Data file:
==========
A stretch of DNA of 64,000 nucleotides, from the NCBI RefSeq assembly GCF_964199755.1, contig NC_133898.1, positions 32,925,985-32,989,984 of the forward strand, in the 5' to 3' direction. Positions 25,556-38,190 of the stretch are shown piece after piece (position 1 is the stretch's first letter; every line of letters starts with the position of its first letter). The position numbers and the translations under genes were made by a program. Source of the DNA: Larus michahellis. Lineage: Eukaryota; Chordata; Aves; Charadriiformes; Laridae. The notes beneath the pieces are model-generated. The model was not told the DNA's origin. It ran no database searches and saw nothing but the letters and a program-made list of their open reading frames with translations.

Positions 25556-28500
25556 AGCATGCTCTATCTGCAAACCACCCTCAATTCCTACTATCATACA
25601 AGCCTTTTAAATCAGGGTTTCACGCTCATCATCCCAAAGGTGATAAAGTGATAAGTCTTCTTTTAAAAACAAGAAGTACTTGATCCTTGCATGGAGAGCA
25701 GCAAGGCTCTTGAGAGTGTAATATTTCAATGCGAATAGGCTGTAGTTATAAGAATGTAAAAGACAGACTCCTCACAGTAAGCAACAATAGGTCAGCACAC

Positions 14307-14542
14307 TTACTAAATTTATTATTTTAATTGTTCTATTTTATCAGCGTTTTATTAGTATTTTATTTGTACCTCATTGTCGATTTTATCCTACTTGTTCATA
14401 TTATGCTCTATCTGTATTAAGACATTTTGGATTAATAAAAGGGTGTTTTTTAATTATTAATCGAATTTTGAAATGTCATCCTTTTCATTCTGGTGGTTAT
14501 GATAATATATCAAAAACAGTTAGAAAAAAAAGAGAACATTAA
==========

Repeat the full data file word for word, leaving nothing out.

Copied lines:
A stretch of DNA of 64,000 nucleotides, from the NCBI RefSeq assembly GCF_964199755.1, contig NC_133898.1, positions 32,925,985-32,989,984 of the forward strand, in the 5' to 3' direction. Positions 25,556-38,190 of the stretch are shown piece after piece (position 1 is the stretch's first letter; every line of letters starts with the position of its first letter). The position numbers and the translations under genes were made by a program. Source of the DNA: Larus michahellis. Lineage: Eukaryota; Chordata; Aves; Charadriiformes; Laridae. The notes beneath the pieces are model-generated. The model was not told the DNA's origin. It ran no database searches and saw nothing but the letters and a program-made list of their open reading frames with translations.

Positions 25556-28500
25556 AGCATGCTCTATCTGCAAACCACCCTCAATTCCTACTATCATACA
25601 AGCCTTTTAAATCAGGGTTTCACGCTCATCATCCCAAAGGTGATAAAGTGATAAGTCTTCTTTTAAAAACAAGAAGTACTTGATCCTTGCATGGAGAGCA
25701 GCAAGGCTCTTGAGAGTGTAATATTTCAATGCGAATAGGCTGTAGTTATAAGAATGTAAAAGACAGACTCCTCACAGTAAGCAACAATAGGTCAGCACAC

Positions 14307-14542
14307 TTACTAAATTTATTATTTTAATTGTTCTATTTTATCAGCGTTTTATTAGTATTTTATTTGTACCTCATTGTCGATTTTATCCTACTTGTTCATA
14401 TTATGCTCTATCTGTATTAAGACATTTTGGATTAATAAAAGGGTGTTTTTTAATTATTAATCGAATTTTGAAATGTCATCCTTTTCATTCTGGTGGTTAT
14501 GATAATATATCAAAAACAGTTAGAAAAAAAAGAGAACATTAA